Researchers at EMBL's European Bioinformatics Institute (EMBL-EBI) and the Francis Crick Institute have analyzed the whole genomes of over 2600 tumors from 38 different cancer types to determine the chronology of genomic changes during cancer development.
Cancer occurs as part of a lifelong process in which our genome changes over time. As we age, our cells cannot maintain the integrity of the genome after cell division without making some errors (mutations). This process can be accelerated by various genetic predispositions and environmental factors, such as smoking. Over our lifetime these mutations build up and cells may be mis-programmed, leading to cancer.
The scientists published their research in Nature as part of an international collaboration of over 1300 scientists known as the Pan-Cancer Analysis of Whole Genomes (PCAWG). The project aims to identify and catalog the underlying patterns of mutation that give rise to many different cancer types. Access to this resource has significant implications for aiding the understanding of tumor progression, as well as opening up possibilities for early diagnosis and clinical intervention. Calibrating cancer's molecular clock
"We can map out the point mutations arising throughout normal aging to create a molecular clock for the human genome, akin to tracking the rings of a tree," says Moritz Gerstung, Group Leader at EMBL-EBI. "This provides us with a yardstick to estimate the age of some alterations seen in cancer, and to measure how far a tumor has progressed."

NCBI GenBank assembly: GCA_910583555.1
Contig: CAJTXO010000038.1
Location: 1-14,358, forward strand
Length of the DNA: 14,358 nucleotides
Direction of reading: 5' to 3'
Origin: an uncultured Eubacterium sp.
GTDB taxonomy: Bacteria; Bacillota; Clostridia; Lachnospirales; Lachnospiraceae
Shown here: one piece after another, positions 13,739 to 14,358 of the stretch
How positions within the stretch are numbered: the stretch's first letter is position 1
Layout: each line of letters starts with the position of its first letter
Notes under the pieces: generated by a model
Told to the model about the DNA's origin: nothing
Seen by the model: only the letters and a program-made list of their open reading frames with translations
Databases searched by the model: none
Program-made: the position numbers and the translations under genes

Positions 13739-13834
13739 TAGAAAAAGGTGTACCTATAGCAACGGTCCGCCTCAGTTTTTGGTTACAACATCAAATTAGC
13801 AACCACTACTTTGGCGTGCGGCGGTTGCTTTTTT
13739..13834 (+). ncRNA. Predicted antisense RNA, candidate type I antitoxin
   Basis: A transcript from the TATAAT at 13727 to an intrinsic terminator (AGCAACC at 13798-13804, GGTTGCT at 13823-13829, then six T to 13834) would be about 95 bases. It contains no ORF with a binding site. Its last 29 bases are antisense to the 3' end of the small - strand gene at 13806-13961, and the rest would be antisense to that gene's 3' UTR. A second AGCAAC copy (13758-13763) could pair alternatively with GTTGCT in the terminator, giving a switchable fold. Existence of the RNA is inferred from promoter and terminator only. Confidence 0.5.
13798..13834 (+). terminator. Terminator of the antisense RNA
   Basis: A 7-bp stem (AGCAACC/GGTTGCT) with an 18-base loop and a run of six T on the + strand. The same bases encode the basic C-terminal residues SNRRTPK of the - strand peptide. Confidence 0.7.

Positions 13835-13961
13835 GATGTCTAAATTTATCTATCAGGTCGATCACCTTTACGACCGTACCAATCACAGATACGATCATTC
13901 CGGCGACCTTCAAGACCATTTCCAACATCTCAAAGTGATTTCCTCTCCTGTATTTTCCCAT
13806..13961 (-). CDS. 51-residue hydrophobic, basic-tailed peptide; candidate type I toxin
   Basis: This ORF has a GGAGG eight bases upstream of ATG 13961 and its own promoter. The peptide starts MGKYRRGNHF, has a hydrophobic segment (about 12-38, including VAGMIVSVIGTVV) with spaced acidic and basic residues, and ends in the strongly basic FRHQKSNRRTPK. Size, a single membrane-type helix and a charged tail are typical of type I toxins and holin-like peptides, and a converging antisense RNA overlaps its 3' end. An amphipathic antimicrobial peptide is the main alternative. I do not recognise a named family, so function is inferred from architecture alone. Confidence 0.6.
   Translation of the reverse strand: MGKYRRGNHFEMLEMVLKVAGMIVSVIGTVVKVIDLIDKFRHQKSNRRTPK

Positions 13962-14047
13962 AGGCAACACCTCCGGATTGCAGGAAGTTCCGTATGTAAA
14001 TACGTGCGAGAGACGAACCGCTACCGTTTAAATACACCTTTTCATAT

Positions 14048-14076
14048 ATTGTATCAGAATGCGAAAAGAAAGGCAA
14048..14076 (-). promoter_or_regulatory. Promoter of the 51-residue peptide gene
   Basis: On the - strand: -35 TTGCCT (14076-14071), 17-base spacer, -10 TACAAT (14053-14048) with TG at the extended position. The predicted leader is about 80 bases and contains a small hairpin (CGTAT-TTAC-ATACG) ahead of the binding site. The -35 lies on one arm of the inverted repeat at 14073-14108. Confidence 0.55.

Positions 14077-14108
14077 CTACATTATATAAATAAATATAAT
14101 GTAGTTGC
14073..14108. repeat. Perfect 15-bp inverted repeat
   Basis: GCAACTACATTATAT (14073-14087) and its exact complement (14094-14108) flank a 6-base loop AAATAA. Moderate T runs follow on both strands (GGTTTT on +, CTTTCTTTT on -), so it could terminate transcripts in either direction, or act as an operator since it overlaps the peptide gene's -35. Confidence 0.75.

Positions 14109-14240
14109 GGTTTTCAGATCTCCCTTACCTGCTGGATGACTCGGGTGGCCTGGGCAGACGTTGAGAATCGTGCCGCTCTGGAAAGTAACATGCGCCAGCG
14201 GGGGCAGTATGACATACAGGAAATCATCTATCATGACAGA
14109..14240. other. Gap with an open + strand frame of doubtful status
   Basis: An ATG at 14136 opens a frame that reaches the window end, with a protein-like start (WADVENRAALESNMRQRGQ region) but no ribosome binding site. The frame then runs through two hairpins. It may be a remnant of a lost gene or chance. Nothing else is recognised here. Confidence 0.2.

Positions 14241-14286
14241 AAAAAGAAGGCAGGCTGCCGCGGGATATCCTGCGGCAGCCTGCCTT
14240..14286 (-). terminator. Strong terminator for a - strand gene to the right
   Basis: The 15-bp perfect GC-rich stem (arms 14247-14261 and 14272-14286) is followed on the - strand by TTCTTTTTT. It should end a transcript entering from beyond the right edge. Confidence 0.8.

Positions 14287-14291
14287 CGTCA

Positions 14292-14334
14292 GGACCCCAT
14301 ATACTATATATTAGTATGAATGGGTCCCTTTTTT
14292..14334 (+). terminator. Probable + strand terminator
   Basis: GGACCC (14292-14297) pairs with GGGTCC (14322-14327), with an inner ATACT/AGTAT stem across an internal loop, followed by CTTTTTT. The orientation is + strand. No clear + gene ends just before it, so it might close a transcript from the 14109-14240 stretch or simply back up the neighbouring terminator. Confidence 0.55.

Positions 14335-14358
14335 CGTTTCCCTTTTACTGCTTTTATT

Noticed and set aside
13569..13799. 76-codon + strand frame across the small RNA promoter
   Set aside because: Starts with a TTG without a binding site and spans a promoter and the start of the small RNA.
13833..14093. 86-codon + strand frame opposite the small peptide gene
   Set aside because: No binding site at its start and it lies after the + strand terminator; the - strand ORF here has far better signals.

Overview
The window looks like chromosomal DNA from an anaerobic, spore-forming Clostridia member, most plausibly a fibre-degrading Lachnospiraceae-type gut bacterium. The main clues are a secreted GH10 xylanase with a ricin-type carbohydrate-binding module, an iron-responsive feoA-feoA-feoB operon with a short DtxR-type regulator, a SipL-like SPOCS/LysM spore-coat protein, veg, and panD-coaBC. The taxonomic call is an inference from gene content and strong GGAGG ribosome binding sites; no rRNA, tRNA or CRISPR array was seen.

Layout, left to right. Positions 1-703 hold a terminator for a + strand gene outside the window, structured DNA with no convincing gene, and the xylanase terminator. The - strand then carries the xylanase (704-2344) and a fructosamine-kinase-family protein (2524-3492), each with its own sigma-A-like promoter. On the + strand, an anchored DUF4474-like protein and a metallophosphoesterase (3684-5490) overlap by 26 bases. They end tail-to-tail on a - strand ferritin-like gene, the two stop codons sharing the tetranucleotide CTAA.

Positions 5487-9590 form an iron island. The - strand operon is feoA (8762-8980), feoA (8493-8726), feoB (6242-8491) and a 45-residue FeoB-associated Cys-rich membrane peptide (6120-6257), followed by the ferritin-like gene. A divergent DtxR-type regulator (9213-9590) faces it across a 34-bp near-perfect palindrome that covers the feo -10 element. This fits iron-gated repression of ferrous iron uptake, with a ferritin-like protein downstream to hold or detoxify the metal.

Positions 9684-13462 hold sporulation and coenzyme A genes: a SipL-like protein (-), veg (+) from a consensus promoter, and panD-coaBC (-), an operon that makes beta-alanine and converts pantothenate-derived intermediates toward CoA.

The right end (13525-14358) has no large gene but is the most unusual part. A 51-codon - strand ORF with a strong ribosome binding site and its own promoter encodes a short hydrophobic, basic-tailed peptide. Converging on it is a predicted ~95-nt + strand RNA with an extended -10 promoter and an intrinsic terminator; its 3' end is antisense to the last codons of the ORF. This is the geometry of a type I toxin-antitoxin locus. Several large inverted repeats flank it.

The researchers used data from the Pan-Cancer project and The Cancer Genome Atlas (ICGC) to create tumor development timelines for several cancer types including glioblastoma, and colorectal and ovarian adenocarcinoma. Their findings suggest that tumor development can span the entire lifetime of an individual, so the mutations that initiate cancer progression may arise decades before diagnosis.
We've observed that changes in chromosome count within tumor cells typically occur late during tumor evolution. However, in some cases, such as in glioblastoma multiforme tumors, these changes can occur decades before diagnosis. Typically, cells don't survive for very long with an odd number of chromosomes, but somehow these cells do; possibly founding a tumor that is detected many years later." Stefan Dentro, Postdoctoral Fellow at EMBL-EBI Towards early cancer detection
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